Kofi Annan, Former UN Secretary-General, Dies at 80

Former United Nations Secretary-General Kofi Annan, the first Black African to serve in the role, died Saturday in Switzerland after battling a brief illness. He was 80.

As the head of the United Nations from January 1997 to December 2006, Annan left an indelible impression receiving the co-award for the Nobel Peace Prize alongside the U.N. in 2001.

Born on April 8, 1938, in Kumasi, Ghana, known then as the Gold Coast, Annan’s family held regal positions in the Kofandros section of the country with both of his grandfathers holding chief titles in the Ashanti and Fante tribe.

In 1958, Annan began studying economics at the Kumasi College of Science and Technology, now the Kwame Nkrumah University of Science and Technology of Ghana.

In 1961 he came to the United States to attend Macalester College in St. Paul, Minn. According to his biography, he went on to study international relations at the Graduate Institute Geneva and management at Massachusetts Institute of Technology (MIT).

In 1962, he began work at the United Nations in Geneva. Throughout his career he held several roles at the U.N. headquarters, including serving as the third-highest ranking official as under-secretary-general for peacekeeping between 1992 and 1996.

In 1996, Annan was appointed secretary-general by the UN’s Security Council, making him the first officeholder to be elected from the U.N.’s staff and the first Black African to do so.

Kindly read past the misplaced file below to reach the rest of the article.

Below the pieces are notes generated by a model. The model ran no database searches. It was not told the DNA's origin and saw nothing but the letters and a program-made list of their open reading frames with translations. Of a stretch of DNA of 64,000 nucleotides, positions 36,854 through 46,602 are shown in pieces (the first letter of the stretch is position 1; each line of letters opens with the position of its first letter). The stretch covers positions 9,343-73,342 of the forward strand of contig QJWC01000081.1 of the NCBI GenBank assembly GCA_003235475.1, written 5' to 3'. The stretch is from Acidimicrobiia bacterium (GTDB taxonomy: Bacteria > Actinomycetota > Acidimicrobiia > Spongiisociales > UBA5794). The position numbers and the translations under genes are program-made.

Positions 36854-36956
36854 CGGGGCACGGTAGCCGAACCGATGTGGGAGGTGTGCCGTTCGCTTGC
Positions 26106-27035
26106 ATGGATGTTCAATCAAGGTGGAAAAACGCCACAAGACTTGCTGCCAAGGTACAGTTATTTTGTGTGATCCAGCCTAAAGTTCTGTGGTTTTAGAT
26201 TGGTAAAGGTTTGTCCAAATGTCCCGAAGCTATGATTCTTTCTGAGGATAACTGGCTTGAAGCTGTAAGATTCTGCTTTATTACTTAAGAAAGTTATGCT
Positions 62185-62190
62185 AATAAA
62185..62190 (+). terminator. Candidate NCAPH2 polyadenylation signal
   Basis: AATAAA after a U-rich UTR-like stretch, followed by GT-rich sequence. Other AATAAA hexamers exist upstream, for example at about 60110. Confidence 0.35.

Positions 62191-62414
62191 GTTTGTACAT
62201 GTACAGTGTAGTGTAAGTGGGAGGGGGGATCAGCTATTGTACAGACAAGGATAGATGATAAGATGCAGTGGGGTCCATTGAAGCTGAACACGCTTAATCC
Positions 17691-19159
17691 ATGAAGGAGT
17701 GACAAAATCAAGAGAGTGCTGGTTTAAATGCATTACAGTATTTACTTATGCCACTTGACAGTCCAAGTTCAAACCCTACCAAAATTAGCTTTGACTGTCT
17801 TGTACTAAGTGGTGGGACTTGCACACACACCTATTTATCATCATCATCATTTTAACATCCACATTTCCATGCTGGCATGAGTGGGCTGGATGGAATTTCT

Annan went on to serve two terms, focusing on HIV/AIDS and corruption. He also launched the U.N. Global Compact, an initiative to encourage businesses worldwide to adopt sustainable and socially responsible policies, and to report on their implementation.

In 2007, he founded the Kofi Annan Foundation in Switzerland, which works to promote better global governance and strengthen the capacities of people and countries to achieve a fairer, more peaceful world.

In 2012, Annan with Nader Mousavizadeh wrote a memoir, “Interventions: A Life in War and Peace,” which has been described as a “personal biography of global statecraft.”

He is survived by wife Nane and their children Ama, Kojo and Nina.

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Sarafina Wright –Washington Informer Staff Writer

Sarafina Wright is a staff writer at the Washington Informer where she covers business, community events, education, health and politics. She also serves as the editor-in-chief of the WI Bridge, the Informer’s millennial publication. A native of Charlotte, North Carolina, she attended Howard University, receiving a Bachelor of Arts in Journalism. A proud southern girl, her lineage can be traced to the Gullah people inhabiting the low-country of South Carolina. The history of the Gullah people and the Geechee Dialect can be found on the top floor of the National Museum of African American History and Culture. In her spare time she enjoys watching either college football or the Food Channel and experimenting with make-up. When she’s not writing professionally she can be found blogging at E-mail: Social Media Handles: Twitter: @dreamersexpress, Instagram: @Sarafinasaid, Snapchat: @Sarafinasaid

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